Today’s New Testament Lesson in the Book of Common Prayer comes from St. Paul’s Letter to the Ephesians in the second chapter verses one to ten.
Background: First off this letter may or may not have been addressed to the Christians in Ephesus; some manuscripts do not include the “in Ephesus” in the first verse of the letter. Also since the letter does not address any specific problem taking place in Ephesus, unlike most of Paul’s other letters; it is possible this was meant to be a circular letter. Circular letter meaning it was circulated around to many churches in the region of Asia Minor. In the first chapter Paul greets the reader and sends them a blessing, a prayer, and thanksgiving. The main purpose of the letter is, generally thought to be, Paul encouraging unity in the Jewish and Gentile Christians and reconciliation with the whole of creation through Christ.
Text: And you were dead in the trespasses and sins in which you once walked, following the course of this world, following the prince of the power of the air, the spirit that is now at work in the sons of disobedience—among whom we all once lived in the passions of our flesh, carrying out the desires of the body and the mind, and were by nature children of wrath, like the rest of mankind. ButGod, being rich in mercy, because of the great love with which he loved us, even when we were dead in our trespasses, made us alive together with Christ—by grace you have been saved—and raised us up with him and seated us with him in the heavenly places in Christ Jesus, so that in the coming ages he might show the immeasurable riches of his grace in kindness toward us in Christ Jesus. For by grace you have been saved through faith. And this is not your own doing; it is the gift of God, not a result of works, so that no one may boast. For we are his workmanship, created in Christ Jesus for good works, which God prepared beforehand, that we should walk in them. (ESV)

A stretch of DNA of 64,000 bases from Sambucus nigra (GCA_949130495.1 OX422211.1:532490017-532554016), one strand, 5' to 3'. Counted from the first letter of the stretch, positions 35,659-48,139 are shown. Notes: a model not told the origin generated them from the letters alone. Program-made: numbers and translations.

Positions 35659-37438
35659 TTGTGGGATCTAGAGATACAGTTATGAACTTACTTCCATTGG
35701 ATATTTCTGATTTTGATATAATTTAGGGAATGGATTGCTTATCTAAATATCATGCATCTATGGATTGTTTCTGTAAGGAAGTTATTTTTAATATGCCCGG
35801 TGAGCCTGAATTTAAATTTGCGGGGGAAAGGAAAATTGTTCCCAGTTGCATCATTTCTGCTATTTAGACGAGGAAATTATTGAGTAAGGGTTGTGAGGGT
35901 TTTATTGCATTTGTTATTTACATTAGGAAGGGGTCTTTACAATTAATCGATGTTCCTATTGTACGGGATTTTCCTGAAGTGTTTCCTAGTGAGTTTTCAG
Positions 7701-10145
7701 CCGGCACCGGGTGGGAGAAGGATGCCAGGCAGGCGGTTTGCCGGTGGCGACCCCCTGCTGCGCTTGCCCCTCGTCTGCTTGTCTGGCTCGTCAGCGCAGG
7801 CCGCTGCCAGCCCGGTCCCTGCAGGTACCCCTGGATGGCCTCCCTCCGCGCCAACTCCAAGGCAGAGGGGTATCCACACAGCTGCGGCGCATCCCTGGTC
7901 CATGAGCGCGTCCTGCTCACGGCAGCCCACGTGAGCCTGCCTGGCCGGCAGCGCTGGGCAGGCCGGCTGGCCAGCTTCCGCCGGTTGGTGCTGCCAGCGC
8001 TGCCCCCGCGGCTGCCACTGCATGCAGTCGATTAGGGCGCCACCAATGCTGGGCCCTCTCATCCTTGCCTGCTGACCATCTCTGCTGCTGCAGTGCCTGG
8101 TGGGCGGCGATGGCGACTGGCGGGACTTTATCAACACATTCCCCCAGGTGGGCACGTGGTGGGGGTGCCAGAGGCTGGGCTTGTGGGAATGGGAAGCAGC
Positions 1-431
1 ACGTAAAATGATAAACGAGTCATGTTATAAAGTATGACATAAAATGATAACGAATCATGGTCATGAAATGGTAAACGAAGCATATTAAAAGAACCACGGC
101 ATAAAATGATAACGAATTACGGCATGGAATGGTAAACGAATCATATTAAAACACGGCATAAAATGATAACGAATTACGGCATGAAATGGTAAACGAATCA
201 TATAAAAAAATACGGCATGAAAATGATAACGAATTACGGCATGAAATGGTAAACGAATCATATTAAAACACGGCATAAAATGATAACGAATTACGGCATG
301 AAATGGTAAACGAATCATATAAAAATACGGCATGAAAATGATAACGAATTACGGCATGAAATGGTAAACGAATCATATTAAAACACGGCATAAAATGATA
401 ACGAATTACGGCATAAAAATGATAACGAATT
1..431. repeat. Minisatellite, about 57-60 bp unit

Reflection: In the beginning of this passage Paul describes our former lives, those before we followed Christ. In this life we were dead; we follow the course of the world and the passion of our flesh. Paul paints a very gloomy picture, being dead and following the prince of the power of the air, being sons and daughters of disobedience, being children of wrath; it sounds terrible. The worst part is most of us probably did not feel that bad before following Christ or think we were terrible people. But Paul’s point is to show that everyone started out on the same level playing field, Jew and Gentile were both just as bad. “BUT God,” Paul pulls it out here showing us relief from the big downer he just placed on us. God made us alive with Christ even when we were terrible people and dead, because of our sins. Paul explains, God did not see us, but he saw Jesus and he exulted us in Christ. But Paul does not stop there because just as neither Gentile nor Jew were better, we are not responsible for the grace or faith that saved us, it is from God. He even states “that no one may boast.” He also encourages the reader to do good works, because we were created for them.